Shekhupura (Urdu: شیخُوپُورہ , Punjabi:
شیخُوپُور) is a city the Pakistani province of Punjab.
Founded but the Mughal Emperor Jehangir in 1607,
Sheikhupura is now
the 16th largest city in Pakistan, and is the headquarters of
Sheikhupura District. The city is an industrial centre, and satellite
town, located about 40 km northwest of Lahore.
3 Notable people
5 See also
7 External links
The region around
Sheikhupura was previous known as Virk Garh, or
"Virk Fort", in reference to the Jat tribe that inhabited the area.
The city, founded in 1607, was named by Jehangir himself - the city's
first name is recorded in the Emperor's autobiography, the
Tuzk-e-Jahangiri, in which he refers to the town as Jehangirabad.
The city then came to be known by its current name, which derives from
Jehangir's nickname Sheikhu that was given to him by his mother, wife
of Akbar the Great.
Sheikhupura Fort was established in 1607.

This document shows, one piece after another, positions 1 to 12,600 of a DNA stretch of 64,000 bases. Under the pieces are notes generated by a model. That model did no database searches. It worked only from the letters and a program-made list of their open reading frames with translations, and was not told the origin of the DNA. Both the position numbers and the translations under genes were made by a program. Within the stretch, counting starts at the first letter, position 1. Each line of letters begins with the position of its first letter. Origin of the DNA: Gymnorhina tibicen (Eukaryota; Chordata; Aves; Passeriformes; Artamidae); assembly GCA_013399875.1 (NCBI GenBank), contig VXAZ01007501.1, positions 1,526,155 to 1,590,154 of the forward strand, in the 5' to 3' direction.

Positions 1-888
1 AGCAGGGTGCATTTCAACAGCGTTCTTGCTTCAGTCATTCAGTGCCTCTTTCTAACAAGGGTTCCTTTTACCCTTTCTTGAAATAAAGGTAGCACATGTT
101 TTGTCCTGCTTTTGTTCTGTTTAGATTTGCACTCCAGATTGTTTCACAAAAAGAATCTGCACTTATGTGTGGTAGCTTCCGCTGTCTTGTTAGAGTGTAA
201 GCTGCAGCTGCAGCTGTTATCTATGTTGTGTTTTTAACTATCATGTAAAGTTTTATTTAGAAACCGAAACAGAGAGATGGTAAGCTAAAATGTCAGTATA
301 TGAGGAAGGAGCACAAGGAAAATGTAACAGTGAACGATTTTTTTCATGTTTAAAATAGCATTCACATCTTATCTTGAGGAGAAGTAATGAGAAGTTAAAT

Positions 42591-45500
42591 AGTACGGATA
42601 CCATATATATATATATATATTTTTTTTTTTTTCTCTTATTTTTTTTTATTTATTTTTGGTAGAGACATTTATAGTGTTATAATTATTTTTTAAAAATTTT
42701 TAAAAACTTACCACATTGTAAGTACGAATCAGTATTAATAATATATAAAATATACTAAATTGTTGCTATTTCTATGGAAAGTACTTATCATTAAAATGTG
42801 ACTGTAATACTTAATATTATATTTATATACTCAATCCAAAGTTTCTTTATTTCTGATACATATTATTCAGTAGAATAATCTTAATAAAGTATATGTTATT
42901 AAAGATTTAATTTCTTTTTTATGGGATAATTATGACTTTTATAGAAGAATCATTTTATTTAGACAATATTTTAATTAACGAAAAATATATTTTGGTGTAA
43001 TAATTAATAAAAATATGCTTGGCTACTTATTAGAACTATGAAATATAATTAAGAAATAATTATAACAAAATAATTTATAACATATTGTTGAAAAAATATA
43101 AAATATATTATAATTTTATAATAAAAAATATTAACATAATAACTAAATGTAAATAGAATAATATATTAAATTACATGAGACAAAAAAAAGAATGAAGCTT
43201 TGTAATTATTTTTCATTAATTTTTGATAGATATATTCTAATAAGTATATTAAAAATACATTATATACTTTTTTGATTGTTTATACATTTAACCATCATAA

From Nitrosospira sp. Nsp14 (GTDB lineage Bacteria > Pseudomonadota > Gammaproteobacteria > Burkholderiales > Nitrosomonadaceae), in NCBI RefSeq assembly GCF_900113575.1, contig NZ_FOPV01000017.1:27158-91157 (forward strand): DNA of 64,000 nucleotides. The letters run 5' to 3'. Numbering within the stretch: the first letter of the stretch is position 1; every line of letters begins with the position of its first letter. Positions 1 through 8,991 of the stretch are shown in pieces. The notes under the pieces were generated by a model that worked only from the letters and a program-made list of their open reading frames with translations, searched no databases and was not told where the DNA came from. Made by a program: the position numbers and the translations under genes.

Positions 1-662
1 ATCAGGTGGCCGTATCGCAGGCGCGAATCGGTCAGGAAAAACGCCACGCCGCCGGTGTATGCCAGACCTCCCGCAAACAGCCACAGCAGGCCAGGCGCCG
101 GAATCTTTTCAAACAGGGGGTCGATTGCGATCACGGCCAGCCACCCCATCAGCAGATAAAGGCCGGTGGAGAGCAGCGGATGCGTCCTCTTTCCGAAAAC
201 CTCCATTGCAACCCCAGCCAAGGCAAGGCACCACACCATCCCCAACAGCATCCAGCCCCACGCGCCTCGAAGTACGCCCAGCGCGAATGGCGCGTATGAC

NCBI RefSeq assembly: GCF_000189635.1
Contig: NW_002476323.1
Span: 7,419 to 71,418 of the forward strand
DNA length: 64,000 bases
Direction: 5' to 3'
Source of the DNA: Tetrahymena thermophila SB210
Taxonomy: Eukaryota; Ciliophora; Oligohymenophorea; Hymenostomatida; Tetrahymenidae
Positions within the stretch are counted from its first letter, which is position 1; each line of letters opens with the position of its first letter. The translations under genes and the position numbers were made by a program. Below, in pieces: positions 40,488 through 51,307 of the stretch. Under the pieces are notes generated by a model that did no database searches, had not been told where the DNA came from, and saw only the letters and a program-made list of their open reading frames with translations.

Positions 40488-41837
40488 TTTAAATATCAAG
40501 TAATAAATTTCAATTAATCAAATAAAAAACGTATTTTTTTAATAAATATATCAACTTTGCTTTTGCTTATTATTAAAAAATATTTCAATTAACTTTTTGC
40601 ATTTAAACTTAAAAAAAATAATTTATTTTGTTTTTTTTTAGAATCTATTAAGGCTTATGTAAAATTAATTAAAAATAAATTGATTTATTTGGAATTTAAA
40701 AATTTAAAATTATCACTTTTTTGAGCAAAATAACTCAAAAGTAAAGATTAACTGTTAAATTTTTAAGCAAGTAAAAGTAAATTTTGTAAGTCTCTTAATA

Jahangir laid the foundations of
Sheikhupura in 1607
near the older town of Jandiala Sher Khan, an important provincial
town during the early to middle Mughal era. He also erected the
nearby Hiran Minar, Sheikhpura's most renowned site, between 1607 and
1620 as a monument to his beloved pet deer, Mansiraj, at a time when
the area served as a royal hunting ground for the Mughal Emperor.
Jehangir laid the foundation of the
Sheikhupura Fort in 1607, which is
situated in the city's centre.
Following the collapse of Mughal authority, the city came under the
control of the Bhatti tribe. The tribe struggled to maintain
control of the area, as bandits and Sikhs began encroaching upon the